SS Gairsoppa: The Gairsoppa lies approximately 3 miles below the surface of the North Atlantic Ocean. The ship sank after being hit with a torpedo on February 17, 1941. Odyssey discovered the shipwreck in 2011 and inspected the site with a remotely operated vehicle (ROV). What appear to be tea chests were observed in one cargo hold that was accessible to the ROV. The Gairsoppaâ€™s cargo manifest included more than 1700 tons of tea and research indicates the ship was also carrying up to 7 million ounces of silver.
SS Mantola: The SS Mantola lies approximately 1.5 miles below the surface of the North Atlantic Ocean. The ship was less than a year old when it was hit by a torpedo on February 9, 1917 and sank. Odyssey discovered the shipwreck in 2011, approximately 100 miles from the SS Gairsoppa shipwreck. This video was taken during the inspection of the site with a Remotely Operated Vehicle (ROV).
HMS Victory: Balchin's HMS Victory was the predecessor to Nelson's Victory. It was commanded by Admiral Sir John Balchin and was considered the greatest ship in the world when it was lost. In a storm in 1744. Armed with up to 110 guns, Victory was the last Royal Navy warship to be lost at sea with a complete complement of bronze cannon. The shipwreck was discovered in 2008 by Odyssey Marine Exploration.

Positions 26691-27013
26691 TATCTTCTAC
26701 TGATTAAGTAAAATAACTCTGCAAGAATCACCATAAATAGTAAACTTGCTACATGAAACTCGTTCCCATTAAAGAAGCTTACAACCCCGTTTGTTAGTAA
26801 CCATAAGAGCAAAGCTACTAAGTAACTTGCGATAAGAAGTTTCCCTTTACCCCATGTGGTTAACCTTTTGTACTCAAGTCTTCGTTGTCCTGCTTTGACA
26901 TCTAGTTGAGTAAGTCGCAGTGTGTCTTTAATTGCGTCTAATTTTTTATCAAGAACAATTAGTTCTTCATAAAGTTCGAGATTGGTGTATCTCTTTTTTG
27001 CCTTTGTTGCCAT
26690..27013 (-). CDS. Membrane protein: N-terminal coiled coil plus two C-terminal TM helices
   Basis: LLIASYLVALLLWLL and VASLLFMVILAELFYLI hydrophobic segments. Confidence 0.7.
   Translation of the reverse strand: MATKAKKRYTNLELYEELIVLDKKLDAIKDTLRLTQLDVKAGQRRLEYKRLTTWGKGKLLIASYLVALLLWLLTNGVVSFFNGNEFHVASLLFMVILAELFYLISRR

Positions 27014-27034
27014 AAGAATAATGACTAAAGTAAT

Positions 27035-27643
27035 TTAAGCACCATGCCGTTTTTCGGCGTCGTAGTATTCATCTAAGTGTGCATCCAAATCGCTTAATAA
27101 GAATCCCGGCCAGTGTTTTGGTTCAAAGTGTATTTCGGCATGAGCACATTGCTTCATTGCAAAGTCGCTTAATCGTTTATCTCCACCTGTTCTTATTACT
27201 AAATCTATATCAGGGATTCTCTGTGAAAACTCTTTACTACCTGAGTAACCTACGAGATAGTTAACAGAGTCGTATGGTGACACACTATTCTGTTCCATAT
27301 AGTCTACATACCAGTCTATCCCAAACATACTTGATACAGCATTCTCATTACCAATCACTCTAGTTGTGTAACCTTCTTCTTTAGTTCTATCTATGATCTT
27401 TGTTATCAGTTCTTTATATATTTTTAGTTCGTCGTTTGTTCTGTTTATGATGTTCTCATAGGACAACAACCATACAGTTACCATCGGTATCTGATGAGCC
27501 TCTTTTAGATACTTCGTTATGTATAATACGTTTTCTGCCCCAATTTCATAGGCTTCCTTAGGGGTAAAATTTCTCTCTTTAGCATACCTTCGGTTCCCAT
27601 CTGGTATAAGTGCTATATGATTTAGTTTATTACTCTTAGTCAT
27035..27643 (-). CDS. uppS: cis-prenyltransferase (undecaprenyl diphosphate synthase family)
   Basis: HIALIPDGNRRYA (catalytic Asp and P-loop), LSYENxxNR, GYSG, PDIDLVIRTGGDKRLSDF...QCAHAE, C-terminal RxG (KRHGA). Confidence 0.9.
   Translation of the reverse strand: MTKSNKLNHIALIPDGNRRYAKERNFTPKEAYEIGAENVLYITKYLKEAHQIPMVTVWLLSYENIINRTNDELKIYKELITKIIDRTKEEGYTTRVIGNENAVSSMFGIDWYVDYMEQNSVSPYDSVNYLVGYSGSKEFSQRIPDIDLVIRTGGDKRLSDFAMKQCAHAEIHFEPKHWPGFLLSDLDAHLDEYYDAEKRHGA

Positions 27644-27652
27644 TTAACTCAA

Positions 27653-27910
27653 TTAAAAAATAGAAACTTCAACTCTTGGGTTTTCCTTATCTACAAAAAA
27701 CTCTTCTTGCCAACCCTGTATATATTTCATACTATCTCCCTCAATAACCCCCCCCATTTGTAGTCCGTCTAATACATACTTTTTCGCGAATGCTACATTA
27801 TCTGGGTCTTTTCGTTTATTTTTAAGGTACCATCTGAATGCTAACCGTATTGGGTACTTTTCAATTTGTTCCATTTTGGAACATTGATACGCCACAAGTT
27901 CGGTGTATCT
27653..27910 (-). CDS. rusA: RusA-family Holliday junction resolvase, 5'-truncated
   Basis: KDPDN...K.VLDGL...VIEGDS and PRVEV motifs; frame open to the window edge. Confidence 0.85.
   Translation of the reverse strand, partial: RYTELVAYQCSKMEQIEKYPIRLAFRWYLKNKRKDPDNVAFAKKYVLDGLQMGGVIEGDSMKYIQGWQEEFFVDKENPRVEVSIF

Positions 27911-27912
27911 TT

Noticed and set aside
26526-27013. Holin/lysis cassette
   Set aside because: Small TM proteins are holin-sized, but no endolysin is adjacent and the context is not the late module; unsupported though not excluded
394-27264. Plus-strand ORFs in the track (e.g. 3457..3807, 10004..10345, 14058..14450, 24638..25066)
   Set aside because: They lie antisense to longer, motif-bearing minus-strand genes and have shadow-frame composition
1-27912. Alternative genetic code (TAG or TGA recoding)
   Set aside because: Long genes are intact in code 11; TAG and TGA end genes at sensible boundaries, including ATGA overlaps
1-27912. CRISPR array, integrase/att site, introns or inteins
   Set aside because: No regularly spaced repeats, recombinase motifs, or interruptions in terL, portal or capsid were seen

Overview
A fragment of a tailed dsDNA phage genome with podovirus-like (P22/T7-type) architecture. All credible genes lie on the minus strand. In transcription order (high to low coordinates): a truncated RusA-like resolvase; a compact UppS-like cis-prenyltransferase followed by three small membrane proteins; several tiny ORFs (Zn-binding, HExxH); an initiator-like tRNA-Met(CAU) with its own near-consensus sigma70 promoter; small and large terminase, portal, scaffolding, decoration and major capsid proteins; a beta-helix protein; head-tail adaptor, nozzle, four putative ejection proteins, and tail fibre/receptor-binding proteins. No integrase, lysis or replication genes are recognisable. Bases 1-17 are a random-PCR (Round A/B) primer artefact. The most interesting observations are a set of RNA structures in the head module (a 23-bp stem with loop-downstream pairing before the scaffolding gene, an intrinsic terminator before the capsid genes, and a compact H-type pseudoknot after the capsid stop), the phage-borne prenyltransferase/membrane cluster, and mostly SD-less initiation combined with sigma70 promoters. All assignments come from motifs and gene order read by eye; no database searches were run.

SS Republic: Scenes from the SS Republic shipwreck site, a Civil War era paddlewheel steamer which sank approximately 100 miles off the Georgia coast. Odyssey recovered more than 51,000 coins and nearly 14,000 artifacts from this site 1,700 feet deep.
HMS Sussex: Underwater video from a shipwreck site believed to be HMS Sussex, a British warship which sank in 1694. The video was taken during pre-disturbance and core sampling surveys at the site.
"Tortugas": This Spanish colonial shipwreck discovered approximately 1500 feet deep was the first ever deep-ocean remotely-operated archaeolgical excavation. During the 1990-1991 excavation nearly 17,000 artifacts, some as small as seeds and pearls, were recovered
"Blue China": Likely the remains of a modest American coastal trader conducting business along the Atlantic Seabaord in the years preceding the American Civil War.
Hermit crabs scuttle about the sea-floor using someone elseâ€™s
shell for a home. They always use empty shells and never
kill the original occupant.